Friday, November 7, 2014

Gimme a Break Box


     I am a special education teacher, so through the years I've come up with a few ideas that have helped my students and me navigate our days together. One idea, is a "Gimme a Break Box"!  The Gimme a Break Box is a tool that is helpful for students who need breaks when they become overwhelmed academically, socially, or from too much sensory stimuli. Sometimes kids just need a break!  The Gimme a Break Box is used as part of an honor system in my classroom. The students know that it used only when taking a break is truly necessary. In all honesty, the students rarely use the Gimme a Break Box. I think that part of the charm of the Gimme a Break Box, is that it provides emotional support simply by being a "thing" that they can go to if needed. This provides comfort in knowing that it is okay to need a break if they need to. This in turn, creates a sense of calm in the students. It's funny how that works! The students also understand that it is a break and not meant to be an all day avoidance of school work. The students respect the the freedom of having the ability to take a break when they need it and therefore they also respect the fact that they must return to the group as soon as possible. Usually, when students use the Gimme a Break Box, they are away from group from five to ten minutes.  When needed they take the box and go to a quiet part of the classroom to relax. Their peers continue to work. It's a mutual community of respect.   So, would you like to know how to make a "Gimme a Break Box"?  Great! I'll provide some general instructions:


Know your Students:

First, you need to know your students. You of course know what grade level you teach so will know what kids at that age group like. Since I teach special education, I read my students IEP's to see what type things might be soothing in a Gimme a Break Box. Also, colleagues such as occupational therapists, physical therapists and counselors are always full of great suggestions.


The Gimme A Break Box-Box!:

I use a $1.00 plastic pencil box that latches for our classroom Gimme a Break Box. It's much roomier than you'd think! The list could be endless with ideas on things to put inside but I tend to focus on the five senses, things for: seeing, hearing, tasting, touch, and smell, plus things that are for emotional support. I will categorize them below:

Sight:

I tend to put brightly colored items with child appeal. Things they will be drawn too to take their mind off  what is bothering them. Also crayons to color with or perhaps a word search puzzle. I also include a small bottle of bubbles to blow because seeing the bubbles is soothing and blowing them helps the child to breathe deeply which is helpful in calming down anxiety.

Hearing:

A mini-ipod with head phones so that others are not distracted. Sometimes a quiet hand cranked music box may be helpful too. A small lock with keys that clicks when it is opened.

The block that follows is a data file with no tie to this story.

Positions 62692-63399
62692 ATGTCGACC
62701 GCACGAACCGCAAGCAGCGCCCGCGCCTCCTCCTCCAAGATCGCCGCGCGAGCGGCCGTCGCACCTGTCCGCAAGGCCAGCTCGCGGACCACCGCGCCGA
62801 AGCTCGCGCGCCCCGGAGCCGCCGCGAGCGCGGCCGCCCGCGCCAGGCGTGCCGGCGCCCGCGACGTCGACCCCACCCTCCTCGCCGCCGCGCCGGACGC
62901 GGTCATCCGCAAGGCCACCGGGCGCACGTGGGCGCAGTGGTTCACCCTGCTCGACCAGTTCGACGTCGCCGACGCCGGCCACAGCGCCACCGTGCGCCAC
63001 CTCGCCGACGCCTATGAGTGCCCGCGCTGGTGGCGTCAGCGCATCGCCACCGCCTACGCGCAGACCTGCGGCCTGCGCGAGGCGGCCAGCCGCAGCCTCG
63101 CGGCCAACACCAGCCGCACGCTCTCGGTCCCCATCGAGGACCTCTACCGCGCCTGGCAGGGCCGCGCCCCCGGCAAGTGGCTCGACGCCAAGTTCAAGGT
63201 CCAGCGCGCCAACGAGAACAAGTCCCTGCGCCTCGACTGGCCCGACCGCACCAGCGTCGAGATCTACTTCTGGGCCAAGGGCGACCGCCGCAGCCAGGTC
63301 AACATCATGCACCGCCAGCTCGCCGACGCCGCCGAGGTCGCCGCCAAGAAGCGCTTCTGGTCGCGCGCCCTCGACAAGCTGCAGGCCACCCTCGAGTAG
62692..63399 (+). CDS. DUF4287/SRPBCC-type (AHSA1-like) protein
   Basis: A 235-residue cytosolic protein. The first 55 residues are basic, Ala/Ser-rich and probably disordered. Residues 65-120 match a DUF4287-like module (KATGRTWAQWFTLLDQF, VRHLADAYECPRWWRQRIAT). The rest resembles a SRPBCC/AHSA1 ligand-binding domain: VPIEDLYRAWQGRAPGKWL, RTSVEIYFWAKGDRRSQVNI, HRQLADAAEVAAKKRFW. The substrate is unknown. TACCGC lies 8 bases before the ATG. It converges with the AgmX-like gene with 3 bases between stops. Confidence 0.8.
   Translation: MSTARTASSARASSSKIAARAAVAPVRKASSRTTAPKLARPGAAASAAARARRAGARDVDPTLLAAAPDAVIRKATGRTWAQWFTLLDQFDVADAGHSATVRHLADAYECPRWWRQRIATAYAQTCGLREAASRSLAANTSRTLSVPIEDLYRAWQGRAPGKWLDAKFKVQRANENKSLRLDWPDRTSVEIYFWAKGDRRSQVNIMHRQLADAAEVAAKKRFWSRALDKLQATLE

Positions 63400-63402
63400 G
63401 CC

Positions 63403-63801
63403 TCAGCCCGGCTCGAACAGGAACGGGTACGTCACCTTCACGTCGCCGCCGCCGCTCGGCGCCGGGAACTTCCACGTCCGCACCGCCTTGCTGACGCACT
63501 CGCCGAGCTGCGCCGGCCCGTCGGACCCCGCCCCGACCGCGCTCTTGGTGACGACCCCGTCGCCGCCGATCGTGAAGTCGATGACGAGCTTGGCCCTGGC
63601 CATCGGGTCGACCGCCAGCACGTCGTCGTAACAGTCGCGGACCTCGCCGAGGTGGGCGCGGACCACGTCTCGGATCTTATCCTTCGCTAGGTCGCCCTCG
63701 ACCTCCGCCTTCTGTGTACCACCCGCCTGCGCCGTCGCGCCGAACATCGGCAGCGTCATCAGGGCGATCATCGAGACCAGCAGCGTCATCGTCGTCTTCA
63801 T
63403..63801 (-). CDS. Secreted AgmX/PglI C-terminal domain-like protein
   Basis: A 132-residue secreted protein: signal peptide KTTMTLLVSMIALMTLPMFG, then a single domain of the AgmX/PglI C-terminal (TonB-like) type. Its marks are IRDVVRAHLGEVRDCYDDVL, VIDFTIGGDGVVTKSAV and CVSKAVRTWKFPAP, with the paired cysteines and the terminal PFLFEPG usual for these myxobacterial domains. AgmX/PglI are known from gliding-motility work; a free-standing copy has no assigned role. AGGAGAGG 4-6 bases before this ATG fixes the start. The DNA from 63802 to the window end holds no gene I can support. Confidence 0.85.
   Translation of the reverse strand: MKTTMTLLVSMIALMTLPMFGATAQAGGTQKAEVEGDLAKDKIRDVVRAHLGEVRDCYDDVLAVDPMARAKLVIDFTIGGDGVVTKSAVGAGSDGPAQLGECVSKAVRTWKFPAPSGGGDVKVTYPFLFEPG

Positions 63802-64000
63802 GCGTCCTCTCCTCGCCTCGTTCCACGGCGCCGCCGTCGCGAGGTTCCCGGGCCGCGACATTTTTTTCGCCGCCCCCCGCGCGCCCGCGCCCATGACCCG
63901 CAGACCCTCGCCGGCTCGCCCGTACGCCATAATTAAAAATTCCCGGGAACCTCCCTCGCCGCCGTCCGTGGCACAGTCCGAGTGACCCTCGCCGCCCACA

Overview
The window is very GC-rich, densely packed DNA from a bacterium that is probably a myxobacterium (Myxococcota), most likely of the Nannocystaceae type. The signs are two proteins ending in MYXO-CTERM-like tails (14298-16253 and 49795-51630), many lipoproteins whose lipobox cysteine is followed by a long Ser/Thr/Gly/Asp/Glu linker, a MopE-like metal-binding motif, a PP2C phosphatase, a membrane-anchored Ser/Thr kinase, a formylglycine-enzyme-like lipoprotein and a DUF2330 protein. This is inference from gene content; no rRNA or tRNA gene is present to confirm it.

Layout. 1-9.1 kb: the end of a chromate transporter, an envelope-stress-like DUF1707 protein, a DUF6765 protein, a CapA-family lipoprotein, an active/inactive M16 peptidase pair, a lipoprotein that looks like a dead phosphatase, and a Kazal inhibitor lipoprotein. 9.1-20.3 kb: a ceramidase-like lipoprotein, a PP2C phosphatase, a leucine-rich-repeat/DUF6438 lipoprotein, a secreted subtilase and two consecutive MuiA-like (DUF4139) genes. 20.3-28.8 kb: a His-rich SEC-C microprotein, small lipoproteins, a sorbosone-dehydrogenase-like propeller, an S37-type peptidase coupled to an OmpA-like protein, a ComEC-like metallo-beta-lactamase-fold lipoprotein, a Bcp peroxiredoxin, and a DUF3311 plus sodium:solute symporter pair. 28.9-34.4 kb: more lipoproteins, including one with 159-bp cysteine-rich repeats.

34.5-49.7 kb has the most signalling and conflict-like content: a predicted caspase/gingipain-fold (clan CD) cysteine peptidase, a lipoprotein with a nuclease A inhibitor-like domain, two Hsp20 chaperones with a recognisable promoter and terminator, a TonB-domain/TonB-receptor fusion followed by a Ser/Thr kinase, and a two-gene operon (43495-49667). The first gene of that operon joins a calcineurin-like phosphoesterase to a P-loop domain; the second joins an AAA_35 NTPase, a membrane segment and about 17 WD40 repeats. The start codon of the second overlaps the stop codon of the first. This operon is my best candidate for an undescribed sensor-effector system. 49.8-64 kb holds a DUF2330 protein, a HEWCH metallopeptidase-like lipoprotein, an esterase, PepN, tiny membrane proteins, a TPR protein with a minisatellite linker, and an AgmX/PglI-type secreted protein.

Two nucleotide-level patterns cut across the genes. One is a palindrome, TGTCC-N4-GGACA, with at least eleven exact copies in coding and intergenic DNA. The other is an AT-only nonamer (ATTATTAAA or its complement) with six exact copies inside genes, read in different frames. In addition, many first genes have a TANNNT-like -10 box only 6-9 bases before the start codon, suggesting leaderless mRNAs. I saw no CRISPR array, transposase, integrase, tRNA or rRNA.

Tasting:

I put a juice box and fruit gummies in the Gimme a Break Box. Sometimes kids are just hungry or thirsty and need a pick-me-up. When kids blood sugar is low they may have symptoms which include lack of focus, being fidgety, or irritable. A small nutritious snack may help. Since the Gimme a Break Box is not used often, I like to put non-perishable snacks inside the box. 

Touch/Tactile/Fine Motor  
I have things with a variety of textures into the Gimme a Break Box.  These things may include but ar Boxe not limited to: rubber band balls, koosh, balls, stress balls, wikki stix, Aaron's thinking putty, Bendeez, inside out balls with soft spikes, satin strips, small furry critters, feathers, ...etc.   Keep in mind that stress balls can be made by adding four or baby powder to uninflated balloons. This can double as a fun classroom activity!

Smell: 

The olfactory sense is not to be underrated! The sense of smell can insight feelings of joy, comfort, and even fear if the scent is not associated with a good memory. We are looking for positive memories so my classroom calm down box includes: play-doh, and since lavender is known to soothe, a homemade lavender fidget bag filled with beans! In fact my class will soon be sewing lavender scented rice into a felt bag in life skills class.




Emotional:

A Railroader Ticket
When a student is upset, it takes an emotional toll on them. I want them to always feel supported and valued. Taking a break should never leave the student feeling like he or she has done something wrong. So I always leave a railroader ticket (a school token) that can be turned into the school guidance office in a drawing for a weekly prize. Attached is a note letting the student know that I am proud of him/her for knowing that a break was needed and knowing that returning to class as soon as possible is a positive goal. It takes courage to take a break . It takes commitment and honesty to return to class after taking a break.







Educator Links:

Reduce Reuse, Recycle: Next Generation Lesson Planning
http://fishtreeblog.tumblr.com/post/89167029405/reduce-reuse-recycle-next-generation-lesson?

Four Keys to Developing Academic Vocabulary

http://www.teachthought.com/teaching/4-keys-developing-academic-vocabulary/?

Parent Links:

Calming Tips for Children with ADHD
http://www.familyplus.ca/articles-five.php

ADHD in High School: Medication Treatment Tips

http://www.additudemag.com/adhd/article/2053.html


Mitt Aubin's Book Review:

The Napping House, by Audrey Wood is a beautifully illustrated book by her husband Don Wood.  The Napping House is a soothing, cummulative rhyming story that puts children in a dream-like, relaxed demeanor. It's a calming story about a house will a granny, a child, and a dozing dog! Children will delight in the predictable rhymes and the wacky surprise ending! My daughters adored this book when they were young!